What’s Cachaça? (ka-SHAH-sa)

“While forward-drinking Americans have only recently become acquainted with the fiery sugarcane spirit that fuels the Caipirinha cocktail, Brazilians have indulged their taste for Cachaça since 1532…The liquor’s increasing appeal as the caipirinha emerges as exotic drink of choice among the world’s elite…”
The Robb Report

Cachaça is a distilled spirit, generally made from fresh sugarcane, grown, produced and bottled in Brazil.

It is very similar to rum, because it’s base ingredient is sugarcane. The primary difference is that rum is generally made from molasses, a by-product from refineries that can boil the cane juice to extract as many sugar crystals as economically possible; the remaining molasses or black strap is sold to rum producers at pennies on the gallon. Cachaça is generally made from fresh sugarcane juice that’s fermented and distilled. Unaged cachaça is often enjoyed straight, and is the preferred choice for caipirinhas and other cocktails. Aged cachaças are more for sipping, but are also used in cocktails, and are made according to traditional methods that can offer a myriad of flavors dependent on aging methods. Brazilians use well over 20 types of domestic and imported woods for aging, each imparting their own unique flavor profile, from vanilla & toffee to cinnamon, spice and everything nice; click here to learn more about the ultimate in refinement.

Often described as a wild mix of tequila and rum.

Let the buyer beware, just like tequila, NOT ALL CACHAÇAS ARE CREATED EQUAL.
Most cachaças are about price, not quality!

Super-premium unaged cachaça should offer a rich bouquet of fresh cut sugarcane, wild flowers, cucumber, white pepper and citrus flavors. Aged cachaças can have these characteristics as a base and take on flavor from the woods, varieties include: Imported and Domestic Oak, Jequitiba, Umbarana, Arirriba, Balsam, Grapea and many others.

A top shelf version should not be sweet on the finish; sweetness is a tell tale sign that sugar has been added after distillation. This is a common practice to mask the imperfections of a lower quality spirit. Multi-distilled or multi-filtered brands want to make it more vodka-like; and popular brands in Brazil are price driven, always sweet, costing $1-3 per bottle and selling up to ten million cases per year.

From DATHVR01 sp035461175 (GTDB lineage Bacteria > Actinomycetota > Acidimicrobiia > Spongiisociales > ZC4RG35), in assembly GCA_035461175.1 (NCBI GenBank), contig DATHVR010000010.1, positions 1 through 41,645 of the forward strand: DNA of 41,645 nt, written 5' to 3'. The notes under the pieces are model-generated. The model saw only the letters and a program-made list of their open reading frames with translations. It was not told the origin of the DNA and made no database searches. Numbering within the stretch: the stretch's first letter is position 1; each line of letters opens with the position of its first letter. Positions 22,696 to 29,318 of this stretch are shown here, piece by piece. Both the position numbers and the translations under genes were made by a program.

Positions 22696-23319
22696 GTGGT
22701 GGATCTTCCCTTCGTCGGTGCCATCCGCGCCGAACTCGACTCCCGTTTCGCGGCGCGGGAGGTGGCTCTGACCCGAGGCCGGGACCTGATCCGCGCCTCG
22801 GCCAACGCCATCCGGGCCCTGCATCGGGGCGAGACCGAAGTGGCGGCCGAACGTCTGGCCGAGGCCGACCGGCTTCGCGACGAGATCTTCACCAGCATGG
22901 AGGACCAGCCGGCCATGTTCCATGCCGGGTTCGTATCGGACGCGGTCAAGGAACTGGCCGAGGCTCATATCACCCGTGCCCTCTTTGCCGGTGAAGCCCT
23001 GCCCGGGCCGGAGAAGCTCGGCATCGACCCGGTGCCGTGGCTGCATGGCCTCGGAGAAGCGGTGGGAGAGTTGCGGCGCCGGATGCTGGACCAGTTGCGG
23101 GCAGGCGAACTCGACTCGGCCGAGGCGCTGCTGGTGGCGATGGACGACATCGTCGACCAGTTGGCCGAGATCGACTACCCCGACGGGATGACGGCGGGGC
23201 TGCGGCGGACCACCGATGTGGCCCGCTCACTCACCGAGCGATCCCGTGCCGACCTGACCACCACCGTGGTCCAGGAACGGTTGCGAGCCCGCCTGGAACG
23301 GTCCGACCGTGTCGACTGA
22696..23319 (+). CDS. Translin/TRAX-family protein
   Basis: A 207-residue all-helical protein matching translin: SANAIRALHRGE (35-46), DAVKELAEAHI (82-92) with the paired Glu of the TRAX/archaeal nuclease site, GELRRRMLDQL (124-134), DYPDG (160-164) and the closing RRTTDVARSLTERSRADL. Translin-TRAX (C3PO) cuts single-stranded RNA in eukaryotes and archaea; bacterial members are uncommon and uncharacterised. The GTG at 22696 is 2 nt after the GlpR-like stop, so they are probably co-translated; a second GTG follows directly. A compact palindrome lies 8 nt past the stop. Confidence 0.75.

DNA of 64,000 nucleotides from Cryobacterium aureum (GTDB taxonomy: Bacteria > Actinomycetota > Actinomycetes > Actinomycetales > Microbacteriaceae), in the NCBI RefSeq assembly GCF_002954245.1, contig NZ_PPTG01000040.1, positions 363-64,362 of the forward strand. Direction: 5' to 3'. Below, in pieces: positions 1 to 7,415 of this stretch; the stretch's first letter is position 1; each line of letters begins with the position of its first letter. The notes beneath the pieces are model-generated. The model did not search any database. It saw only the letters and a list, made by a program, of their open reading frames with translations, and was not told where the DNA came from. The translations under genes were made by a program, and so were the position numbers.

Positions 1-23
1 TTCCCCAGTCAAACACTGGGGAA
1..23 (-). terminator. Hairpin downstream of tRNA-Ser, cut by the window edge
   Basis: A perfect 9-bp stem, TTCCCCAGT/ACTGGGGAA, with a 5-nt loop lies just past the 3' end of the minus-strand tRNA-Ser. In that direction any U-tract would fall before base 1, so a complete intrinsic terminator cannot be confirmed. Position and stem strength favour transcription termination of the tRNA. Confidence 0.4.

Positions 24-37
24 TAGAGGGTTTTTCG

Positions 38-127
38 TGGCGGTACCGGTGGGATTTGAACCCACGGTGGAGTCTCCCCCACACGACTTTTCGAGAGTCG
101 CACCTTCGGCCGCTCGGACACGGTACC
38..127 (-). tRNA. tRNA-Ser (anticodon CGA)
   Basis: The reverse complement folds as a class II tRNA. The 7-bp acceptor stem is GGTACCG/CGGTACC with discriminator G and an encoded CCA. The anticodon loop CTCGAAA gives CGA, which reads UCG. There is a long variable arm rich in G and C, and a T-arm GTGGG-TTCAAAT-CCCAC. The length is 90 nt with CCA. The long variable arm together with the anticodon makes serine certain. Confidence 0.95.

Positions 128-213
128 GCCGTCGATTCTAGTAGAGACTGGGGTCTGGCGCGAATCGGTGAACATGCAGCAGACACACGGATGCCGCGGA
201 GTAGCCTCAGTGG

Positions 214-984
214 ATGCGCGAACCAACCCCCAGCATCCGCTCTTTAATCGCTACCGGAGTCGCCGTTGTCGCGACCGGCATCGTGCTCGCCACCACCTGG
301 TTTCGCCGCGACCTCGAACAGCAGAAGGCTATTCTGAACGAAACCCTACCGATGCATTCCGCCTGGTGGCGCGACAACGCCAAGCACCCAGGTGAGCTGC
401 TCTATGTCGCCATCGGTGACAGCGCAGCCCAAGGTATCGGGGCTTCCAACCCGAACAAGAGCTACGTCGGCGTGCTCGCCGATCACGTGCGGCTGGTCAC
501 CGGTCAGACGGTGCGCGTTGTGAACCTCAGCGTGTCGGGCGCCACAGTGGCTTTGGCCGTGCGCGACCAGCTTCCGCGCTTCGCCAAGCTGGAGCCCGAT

Brazilians and aficionados prefer an un-wood aged version where clean flavors do not compete with fresh lime of a great caipirinha.

The Origins of Cachaça

470 Years of History
The history of cachaça is closely intertwined with the people and history of Brazil. Colonization began with the ‘discovery’ by the Portuguese explorer, Pedro Alvarez Cabral in 1500. Sugar was the first industry, with sugar mills called ‘engenhos’, commencing operations around 1532 in São Vincente, along the Sao Paulo coast.

It is said that around this time, workers (slaves) started to drink the liquid that fermented in the sugar cane crushing areas. Plantation owners began to serve this liquid to their slaves after noticing its positive effects, such as increased vigor and complacency. It can be sure that the Portuguese brought distillation techniques to this new world, as they had been producing grape brandy for some time. While the exact dates for cachaças birth are vague, it was most likely between 1532-1539, and the first use of the word ‘cachaça’ was 1640 by the Northern Governor in Pernambuco.

The fiery spirit started appearing on the finest tables in colonial Brazil, which began a 300-year battle for independence and cachaça. As popularity grew, revenue for the Portuguese wine and bagaceira (grape brandy) began to decline. Cachaças production was very economical, becoming the drink of the people for the people. Dutch slave traders encouraged production in the north, and used cachaça as currency, further enriching the enemies of the Portuguese Crown. The Portuguese reaction came in 1635-1649, culminating in the Royal Decree, May 13, 1649 prohibiting sales of the product. This was the first of a series of unrelenting attempts to stop the production and the trade. By the end of the 1600’s, into the early 1700’s cachaça became the second largest industry in Brazil behind coffee. From 1635 - 1755, 120 years of rebellion seemed to be at an end when the Portuguese crown in 1756 repealed the prohibition of cachaça production and began to tax it. This “voluntary tax” was largely responsible for the rebuilding of Lisbon after the devastating earthquake of 1755.

The Portuguese attempted a number of times after 1756 to stop cachaça production that led to more infamous rebellions and continued until 1822. Finally Britain and Portugal recognized Brazilian independence by signing a treaty on August 29, 1825. Of course Brazilians celebrated with a shot of national pride, the symbol of resitance - Cachaça.

DISCLAIMER: Text from this section is written by Olie Berlic and Excalibur Enterprise Inc. with copy rights pending. No reproduction is allowed without the written consent of Excalibur Enterprise Inc.
Note: Olie has been researching cachaça since 2001. A more definitive book on this subject is in the process of being written and should be released in late 2008 to 2009.

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